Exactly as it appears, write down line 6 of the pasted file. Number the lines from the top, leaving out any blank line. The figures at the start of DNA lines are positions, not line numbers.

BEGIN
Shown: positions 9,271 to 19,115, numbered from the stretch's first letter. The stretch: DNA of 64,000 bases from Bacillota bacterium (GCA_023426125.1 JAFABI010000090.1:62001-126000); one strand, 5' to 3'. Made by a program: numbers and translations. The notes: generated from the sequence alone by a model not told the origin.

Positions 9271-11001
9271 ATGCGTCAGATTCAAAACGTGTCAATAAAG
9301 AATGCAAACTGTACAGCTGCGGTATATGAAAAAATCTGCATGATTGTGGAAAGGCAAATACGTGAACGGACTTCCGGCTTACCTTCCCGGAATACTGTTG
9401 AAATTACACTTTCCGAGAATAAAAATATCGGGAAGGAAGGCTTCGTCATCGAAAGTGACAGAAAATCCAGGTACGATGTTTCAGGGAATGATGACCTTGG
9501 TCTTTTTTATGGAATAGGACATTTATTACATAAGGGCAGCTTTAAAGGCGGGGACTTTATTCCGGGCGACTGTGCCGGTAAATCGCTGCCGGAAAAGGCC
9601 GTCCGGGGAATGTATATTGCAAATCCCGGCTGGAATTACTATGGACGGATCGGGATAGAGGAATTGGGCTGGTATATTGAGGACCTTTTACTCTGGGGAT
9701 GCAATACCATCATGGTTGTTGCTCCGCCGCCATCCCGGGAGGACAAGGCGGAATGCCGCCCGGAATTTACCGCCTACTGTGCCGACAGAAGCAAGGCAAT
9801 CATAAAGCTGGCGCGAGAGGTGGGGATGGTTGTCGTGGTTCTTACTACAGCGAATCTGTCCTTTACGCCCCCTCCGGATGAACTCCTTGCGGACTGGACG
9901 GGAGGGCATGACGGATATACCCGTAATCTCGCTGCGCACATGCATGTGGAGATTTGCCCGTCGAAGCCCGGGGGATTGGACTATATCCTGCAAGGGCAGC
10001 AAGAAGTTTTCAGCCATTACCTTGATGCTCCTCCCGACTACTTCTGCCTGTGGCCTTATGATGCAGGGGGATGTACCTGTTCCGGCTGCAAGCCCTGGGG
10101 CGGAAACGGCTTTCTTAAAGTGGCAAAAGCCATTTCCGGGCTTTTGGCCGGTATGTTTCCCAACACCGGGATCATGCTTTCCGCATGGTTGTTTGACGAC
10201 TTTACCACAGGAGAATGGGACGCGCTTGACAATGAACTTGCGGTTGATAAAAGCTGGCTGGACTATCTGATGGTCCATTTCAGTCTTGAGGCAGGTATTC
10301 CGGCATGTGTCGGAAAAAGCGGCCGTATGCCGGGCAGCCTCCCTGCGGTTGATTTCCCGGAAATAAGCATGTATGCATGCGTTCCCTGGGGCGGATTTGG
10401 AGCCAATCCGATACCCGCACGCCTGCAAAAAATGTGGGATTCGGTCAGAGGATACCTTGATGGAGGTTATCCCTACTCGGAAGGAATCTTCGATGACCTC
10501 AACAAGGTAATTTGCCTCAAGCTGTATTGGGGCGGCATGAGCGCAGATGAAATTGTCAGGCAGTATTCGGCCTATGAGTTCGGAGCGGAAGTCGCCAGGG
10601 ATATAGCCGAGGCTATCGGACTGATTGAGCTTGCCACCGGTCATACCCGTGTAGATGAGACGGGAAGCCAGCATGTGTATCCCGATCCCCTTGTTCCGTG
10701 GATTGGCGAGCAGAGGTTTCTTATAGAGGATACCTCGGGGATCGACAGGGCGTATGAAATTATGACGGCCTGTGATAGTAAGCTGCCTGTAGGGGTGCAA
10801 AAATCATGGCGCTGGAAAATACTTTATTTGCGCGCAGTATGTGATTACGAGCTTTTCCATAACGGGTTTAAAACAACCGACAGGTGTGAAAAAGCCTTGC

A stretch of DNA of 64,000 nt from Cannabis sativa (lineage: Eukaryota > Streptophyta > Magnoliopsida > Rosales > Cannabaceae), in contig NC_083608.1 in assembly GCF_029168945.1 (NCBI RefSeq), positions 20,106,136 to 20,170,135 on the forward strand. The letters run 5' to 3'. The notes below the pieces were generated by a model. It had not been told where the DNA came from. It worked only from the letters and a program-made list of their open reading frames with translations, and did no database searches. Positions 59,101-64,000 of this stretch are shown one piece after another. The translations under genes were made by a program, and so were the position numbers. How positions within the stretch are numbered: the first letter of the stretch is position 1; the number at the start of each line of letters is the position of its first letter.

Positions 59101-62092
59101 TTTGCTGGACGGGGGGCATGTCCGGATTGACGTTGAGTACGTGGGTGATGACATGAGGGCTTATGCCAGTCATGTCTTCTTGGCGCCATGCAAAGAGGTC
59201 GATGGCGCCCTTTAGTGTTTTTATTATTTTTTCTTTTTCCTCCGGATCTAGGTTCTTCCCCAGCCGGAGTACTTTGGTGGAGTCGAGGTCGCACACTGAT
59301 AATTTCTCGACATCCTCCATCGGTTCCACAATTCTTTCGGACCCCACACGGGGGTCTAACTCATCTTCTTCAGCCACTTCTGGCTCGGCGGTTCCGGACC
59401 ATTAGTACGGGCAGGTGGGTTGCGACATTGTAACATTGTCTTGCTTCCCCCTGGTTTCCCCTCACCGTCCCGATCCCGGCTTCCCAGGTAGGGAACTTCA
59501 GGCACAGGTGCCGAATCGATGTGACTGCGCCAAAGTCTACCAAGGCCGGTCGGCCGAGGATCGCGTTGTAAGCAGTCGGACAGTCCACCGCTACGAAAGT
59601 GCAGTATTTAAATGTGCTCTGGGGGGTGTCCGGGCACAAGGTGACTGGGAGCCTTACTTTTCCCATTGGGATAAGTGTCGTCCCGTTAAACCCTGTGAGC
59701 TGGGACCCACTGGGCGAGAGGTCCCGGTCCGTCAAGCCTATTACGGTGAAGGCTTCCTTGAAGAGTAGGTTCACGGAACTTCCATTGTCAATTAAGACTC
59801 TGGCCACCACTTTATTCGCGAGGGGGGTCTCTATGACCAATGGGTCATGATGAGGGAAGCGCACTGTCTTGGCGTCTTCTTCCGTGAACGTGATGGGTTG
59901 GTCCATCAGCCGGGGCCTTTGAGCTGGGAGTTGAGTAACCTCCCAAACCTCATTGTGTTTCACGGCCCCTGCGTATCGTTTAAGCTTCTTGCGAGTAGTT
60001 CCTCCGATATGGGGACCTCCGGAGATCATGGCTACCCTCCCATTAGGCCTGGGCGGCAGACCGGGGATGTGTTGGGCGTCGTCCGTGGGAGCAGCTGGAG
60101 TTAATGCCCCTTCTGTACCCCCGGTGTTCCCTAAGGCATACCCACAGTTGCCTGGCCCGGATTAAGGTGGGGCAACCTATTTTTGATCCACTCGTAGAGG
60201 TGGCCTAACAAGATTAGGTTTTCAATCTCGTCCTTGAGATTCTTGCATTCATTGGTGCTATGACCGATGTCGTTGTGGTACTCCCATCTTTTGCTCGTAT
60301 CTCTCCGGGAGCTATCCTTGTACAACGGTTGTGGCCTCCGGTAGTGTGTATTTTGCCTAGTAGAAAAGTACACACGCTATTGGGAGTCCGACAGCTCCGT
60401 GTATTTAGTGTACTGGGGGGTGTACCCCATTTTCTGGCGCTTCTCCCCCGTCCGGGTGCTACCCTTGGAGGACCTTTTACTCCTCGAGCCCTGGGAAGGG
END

9501 TCTTTTTTATGGAATAGGACATTTATTACATAAGGGCAGCTTTAAAGGCGGGGACTTTATTCCGGGCGACTGTGCCGGTAAATCGCTGCCGGAAAAGGCC